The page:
Wider impact upon professional debate and public opinion [Section 5 below, sources 5, 9,10]

The work has attracted significant professional and public attention. For example, the National College for School Leadership in England published a paper summarising the research and arranged a `hotseat' webinar between key members of the research team and 99 head teachers interested in developing similar projects. This was followed up by an online discussion with further interested parties. There were 823 page views for the hotseat discussion and the recording on the website has been downloaded 245 times. Greater professional and public understanding of peer tutoring techniques and their effectiveness has been demonstrated through feedback at dissemination and follow-up activities. The Fife project has been reported to the whole of Scotland at a practitioner-oriented Learning and Teaching Scotland conference (Glasgow, 15-17 April, 2009). The media have reported the project extensively, focusing on results and recommendations and emphasising cost-effectiveness of the method. In addition to coverage on at least two occasions by the Times Educational Supplement, in 2008 and 2011, there has also been coverage across the UK and internationally by the Daily Telegraph, the Guardian, the Sunday Express, the Daily Herald, the Scotsman, the Sud-Deutsche Zeitung, Radio 5 live and Scottish Independent Television. Many of these reports are available if requested.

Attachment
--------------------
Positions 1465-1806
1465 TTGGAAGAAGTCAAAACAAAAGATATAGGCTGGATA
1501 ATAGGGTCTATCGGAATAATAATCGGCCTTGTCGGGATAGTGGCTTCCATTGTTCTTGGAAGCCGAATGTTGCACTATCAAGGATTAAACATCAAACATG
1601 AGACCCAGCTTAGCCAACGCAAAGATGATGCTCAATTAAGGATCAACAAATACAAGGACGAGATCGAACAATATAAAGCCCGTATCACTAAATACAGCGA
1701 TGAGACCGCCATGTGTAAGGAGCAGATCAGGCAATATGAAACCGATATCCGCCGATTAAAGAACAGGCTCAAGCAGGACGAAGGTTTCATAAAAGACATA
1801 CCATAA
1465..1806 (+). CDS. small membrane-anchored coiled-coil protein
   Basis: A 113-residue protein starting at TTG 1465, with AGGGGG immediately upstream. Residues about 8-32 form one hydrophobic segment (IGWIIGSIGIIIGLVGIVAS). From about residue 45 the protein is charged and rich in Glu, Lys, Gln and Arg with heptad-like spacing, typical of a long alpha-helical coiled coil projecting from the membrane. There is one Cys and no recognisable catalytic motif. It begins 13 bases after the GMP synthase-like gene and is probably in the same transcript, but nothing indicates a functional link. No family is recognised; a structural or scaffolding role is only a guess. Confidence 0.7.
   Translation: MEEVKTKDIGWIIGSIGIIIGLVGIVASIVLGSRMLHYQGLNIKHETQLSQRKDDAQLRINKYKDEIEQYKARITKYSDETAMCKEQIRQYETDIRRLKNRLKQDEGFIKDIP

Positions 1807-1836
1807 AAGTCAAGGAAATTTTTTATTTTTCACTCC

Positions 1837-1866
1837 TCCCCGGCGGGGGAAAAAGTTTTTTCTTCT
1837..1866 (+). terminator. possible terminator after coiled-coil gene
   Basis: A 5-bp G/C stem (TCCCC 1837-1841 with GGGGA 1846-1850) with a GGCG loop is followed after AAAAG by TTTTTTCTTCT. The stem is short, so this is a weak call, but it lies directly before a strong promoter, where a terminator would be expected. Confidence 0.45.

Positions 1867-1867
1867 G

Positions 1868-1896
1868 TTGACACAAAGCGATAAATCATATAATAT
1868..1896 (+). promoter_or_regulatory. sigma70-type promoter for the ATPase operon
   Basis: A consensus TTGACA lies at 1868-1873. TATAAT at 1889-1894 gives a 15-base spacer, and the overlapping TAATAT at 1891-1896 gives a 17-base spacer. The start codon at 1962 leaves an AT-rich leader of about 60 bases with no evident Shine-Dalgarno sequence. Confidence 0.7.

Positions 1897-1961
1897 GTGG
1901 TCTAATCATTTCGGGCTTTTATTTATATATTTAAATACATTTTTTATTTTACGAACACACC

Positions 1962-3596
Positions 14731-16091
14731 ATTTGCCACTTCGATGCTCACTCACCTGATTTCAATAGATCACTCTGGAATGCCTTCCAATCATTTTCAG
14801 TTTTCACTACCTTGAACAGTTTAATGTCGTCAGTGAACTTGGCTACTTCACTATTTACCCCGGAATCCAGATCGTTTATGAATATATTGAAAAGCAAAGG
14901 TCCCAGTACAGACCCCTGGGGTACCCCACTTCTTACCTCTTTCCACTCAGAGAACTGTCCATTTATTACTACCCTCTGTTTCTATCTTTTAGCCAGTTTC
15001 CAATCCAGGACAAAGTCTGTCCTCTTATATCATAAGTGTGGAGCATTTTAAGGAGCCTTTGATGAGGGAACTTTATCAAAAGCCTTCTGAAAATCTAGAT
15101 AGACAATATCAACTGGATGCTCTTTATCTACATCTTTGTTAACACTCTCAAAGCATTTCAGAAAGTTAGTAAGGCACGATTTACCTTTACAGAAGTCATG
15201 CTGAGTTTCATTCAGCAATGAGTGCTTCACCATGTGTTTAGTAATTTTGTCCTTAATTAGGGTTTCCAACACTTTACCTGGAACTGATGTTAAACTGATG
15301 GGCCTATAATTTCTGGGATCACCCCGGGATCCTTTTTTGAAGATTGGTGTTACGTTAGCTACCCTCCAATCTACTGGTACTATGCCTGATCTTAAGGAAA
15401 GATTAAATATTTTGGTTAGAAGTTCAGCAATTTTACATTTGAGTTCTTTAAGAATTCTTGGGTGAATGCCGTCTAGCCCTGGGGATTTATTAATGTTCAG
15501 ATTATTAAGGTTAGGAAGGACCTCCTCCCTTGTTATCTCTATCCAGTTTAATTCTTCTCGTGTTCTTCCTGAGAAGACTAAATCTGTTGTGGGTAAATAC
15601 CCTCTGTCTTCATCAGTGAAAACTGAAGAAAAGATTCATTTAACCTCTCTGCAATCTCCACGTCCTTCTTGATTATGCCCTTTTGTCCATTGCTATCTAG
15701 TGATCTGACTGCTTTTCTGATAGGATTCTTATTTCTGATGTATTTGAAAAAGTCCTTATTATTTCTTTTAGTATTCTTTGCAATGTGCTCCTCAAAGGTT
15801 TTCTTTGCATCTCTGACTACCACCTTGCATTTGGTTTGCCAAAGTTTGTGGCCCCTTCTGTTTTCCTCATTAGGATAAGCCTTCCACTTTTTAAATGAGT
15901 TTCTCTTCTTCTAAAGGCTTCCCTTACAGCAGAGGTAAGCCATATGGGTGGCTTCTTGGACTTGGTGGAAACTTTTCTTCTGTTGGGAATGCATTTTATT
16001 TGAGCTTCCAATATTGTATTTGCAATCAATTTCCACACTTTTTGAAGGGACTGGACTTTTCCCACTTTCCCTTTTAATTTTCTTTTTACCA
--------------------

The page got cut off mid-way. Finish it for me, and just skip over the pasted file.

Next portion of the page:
Sources to corroborate the impact

  1. An overview of the Fife Peer Learning project can be accessed here:
  2. The Education Officer responsible for the project within Fife is available to report on the trial and its impact on policy and practice.
  3. Fife Council (2010). Educational development plan. Dunfermline: Fife Council. (available on request)
  4. One participating teacher described her experiences and cites evidence from her own research project in a blog (
  5. The National College for School Leadership website ( required: pdf available on request).
  6. Corroboration of influence on national policy making may be obtained from the Literacy Policy Lead, Scottish Government.
  7. Primary Class Teacher, Kettle Primary School can provide corroboration from a school involved in the Fife trial.
  8. Example of school from neighbouring authority which has developed peer tutoring since the trial: (contact Secondary/Literacy Support Teacher, Craigie High School)
  9. Coverage in Times Educational Supplement, in 2008
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  10. Later coverage in Times Educational Supplement 2011